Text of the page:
Clear cell renal cell carcinoma




The clear cell renal cell carcinoma (also called common, conventional or non papillary renal cell carcinoma, CCRCC), is a distinct subtype of renal cell carcinoma, possibly originating from mature renal tubular cells in the proximal tubule of the nehpron.


CCRCC can cause pain in the back, side, or abdomen, blood in the urine, and/or fever and weight.

CCRCC, once it has spread, can grow slowly or rapidly. Slowly growing tumors may not cause symptoms and may not need to be treated right away, but rapidly growing tumors will make the patient ill within weeks. 


A number of environmental and genetic factors have been studied as possible causes for renal cell carcinoma.

  • Cigarette smoking doubles the risk of renal cell carcinoma and contributes to as many as one third of all cases. The risk appears to increase with the amount of cigarette smoking in a dose-dependent fashion.
  • Obesity is another risk factor, particularly in women; increasing body weight has a linear relationship with increasing risk.(Ref: BJU International 2010;105:16-20)
  • Hypertension may be associated with an increased incidence of renal cell carcinoma.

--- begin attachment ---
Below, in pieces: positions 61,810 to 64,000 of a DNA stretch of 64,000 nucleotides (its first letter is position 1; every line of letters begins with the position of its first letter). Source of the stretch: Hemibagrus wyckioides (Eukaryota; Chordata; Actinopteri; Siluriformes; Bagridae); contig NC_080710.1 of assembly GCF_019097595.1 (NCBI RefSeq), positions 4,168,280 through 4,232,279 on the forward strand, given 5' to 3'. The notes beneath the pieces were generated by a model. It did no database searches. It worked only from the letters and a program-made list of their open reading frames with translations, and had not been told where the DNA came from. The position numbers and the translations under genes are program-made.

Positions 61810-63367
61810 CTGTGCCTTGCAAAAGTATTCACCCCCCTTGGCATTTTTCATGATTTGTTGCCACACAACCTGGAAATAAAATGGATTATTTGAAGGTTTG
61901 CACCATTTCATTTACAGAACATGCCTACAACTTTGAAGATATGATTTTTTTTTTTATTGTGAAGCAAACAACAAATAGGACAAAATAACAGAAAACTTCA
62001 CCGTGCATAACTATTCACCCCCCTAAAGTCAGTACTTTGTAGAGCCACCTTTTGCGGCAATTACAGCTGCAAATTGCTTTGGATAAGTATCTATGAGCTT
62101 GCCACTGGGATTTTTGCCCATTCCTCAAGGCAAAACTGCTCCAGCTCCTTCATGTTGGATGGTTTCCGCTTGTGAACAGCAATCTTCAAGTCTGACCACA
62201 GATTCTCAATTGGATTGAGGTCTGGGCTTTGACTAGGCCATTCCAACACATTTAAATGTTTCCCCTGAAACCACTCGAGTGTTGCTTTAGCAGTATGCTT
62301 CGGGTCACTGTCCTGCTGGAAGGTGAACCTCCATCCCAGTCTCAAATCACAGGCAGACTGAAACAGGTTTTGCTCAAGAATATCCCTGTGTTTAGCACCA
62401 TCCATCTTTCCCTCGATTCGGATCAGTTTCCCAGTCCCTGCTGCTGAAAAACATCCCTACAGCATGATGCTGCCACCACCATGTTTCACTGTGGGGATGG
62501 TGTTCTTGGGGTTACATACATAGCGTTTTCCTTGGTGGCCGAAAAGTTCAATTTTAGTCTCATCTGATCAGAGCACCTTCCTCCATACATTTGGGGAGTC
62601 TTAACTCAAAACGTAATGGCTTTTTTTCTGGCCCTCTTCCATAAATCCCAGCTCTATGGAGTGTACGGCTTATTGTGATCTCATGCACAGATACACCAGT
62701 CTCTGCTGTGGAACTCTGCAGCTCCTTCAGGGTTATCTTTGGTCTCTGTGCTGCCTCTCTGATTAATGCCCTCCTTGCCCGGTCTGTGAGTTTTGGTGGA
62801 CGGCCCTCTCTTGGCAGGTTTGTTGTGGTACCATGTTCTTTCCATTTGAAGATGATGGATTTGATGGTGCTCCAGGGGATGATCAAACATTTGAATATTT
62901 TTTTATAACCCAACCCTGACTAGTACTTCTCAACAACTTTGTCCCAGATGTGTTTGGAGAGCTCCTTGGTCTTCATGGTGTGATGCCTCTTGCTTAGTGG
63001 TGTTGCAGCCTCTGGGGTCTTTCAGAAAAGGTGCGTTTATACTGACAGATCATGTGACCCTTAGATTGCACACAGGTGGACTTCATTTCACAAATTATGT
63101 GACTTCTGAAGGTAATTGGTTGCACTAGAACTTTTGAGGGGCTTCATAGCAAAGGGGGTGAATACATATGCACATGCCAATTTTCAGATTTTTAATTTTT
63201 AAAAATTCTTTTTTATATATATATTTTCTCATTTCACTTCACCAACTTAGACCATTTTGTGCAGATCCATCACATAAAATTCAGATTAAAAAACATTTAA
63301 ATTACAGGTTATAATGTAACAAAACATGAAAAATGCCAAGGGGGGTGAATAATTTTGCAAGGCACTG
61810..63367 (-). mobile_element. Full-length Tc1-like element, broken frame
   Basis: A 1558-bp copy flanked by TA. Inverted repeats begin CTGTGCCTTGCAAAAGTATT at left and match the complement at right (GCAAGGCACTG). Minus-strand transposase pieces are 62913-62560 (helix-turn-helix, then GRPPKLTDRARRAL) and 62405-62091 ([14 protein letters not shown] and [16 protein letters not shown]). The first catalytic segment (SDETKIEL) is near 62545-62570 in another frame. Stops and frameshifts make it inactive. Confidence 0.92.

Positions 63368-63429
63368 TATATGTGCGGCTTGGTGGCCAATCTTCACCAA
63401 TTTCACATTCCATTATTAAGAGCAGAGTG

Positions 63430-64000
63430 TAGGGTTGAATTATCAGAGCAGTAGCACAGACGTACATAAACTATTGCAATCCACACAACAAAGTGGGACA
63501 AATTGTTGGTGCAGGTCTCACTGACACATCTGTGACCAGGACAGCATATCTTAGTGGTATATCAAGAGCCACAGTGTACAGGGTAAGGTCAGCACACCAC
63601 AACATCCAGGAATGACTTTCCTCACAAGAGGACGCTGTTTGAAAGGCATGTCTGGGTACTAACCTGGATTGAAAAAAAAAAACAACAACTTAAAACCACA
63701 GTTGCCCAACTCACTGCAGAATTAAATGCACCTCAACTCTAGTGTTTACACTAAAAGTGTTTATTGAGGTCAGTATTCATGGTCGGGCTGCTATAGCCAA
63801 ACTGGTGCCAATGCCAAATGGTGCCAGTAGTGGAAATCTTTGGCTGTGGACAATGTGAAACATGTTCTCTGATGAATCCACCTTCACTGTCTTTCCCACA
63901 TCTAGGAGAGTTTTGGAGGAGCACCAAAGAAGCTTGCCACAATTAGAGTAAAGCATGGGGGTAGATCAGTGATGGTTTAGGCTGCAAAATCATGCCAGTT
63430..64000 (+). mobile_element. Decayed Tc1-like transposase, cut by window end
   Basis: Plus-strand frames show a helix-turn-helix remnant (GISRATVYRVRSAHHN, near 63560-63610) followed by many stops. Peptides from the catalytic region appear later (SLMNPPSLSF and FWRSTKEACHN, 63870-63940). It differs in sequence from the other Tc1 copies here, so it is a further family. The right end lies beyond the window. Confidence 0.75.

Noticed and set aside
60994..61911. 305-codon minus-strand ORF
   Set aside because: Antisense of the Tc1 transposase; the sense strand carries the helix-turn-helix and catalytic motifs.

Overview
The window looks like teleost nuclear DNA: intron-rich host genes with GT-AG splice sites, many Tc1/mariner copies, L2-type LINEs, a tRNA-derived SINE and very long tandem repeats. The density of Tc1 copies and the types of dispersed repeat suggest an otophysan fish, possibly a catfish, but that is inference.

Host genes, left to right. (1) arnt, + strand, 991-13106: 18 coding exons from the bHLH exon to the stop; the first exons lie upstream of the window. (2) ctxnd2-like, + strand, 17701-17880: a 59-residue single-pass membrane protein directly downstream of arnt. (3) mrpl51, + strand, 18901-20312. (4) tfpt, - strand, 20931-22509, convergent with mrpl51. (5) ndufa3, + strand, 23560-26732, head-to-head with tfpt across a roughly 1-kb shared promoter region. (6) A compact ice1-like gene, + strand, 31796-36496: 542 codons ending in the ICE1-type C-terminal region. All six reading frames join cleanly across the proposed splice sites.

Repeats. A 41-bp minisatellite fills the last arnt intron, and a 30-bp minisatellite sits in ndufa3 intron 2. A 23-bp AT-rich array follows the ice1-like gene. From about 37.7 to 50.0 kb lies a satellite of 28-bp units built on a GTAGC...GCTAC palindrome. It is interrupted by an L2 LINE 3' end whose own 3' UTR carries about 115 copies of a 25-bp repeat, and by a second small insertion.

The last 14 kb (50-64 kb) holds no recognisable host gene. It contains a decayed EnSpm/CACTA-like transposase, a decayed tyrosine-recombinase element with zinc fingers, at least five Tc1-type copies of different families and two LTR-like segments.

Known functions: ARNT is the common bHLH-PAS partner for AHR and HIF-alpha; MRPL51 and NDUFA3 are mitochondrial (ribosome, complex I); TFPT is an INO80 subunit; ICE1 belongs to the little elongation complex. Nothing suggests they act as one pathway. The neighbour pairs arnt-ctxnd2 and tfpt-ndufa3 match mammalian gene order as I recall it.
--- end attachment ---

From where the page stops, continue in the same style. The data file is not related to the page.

• Phenacetin-containing analgesia taken in large amounts may be associated with increased incidence of renal cell carcinoma.
  • There is an increased incidence of acquired cystic disease of the kidney in patients undergoing long-term renal dialysis; this predisposes to renal cell cancer.
  • Tuberous sclerosis
  • Renal transplantation: Acquired renal cystic disease of the native kidney also predisposes to renal cell cancer in renal transplant recipients.
  • VHL disease: This inherited disease is associated with renal cell carcinoma.


The clear renal cell carcinoma shows a male preponderance of 2:1. The tumor mass of clear renal cell carcinoma is multicolored, with a predominantly yellow surface with white or gray foci. It usually shows a solid growth pattern, but in some cases cystic or alveolar appearance is seen. The cytoplasm is clear, due to an intensive intracytoplasmatic accumulation of glycogen and lipids. The nuclei are condensed and hyperchromatic. Electronmicroscopical features resembling the proximale tubule can be found i.e. brush border formation and basal infoldings. Tumor cells express antigens of the proximal tubule.

Variants can be assigned which are characterized by augmentation of mitochondria leading to a stronger eosinophilia or granularity, respectively, of the cytoplasm. Spindle-shaped/pleomorphic variants as a result of sarcomatoid transformation can also be found.


  • Surgery - only curative option is complete resection of the tumor
  • Radiotherapy - For palliative management of inoperable symptomatic tumors and metastatic disease
  • Multikinase inhibitors - Used to improve survival in advanced disease - Sorafenib, Sunitinib, Temsirolimus, Everolimus
  • Biological therapies - Used to improve survival in advanced disease - Interleukin 2, Interferon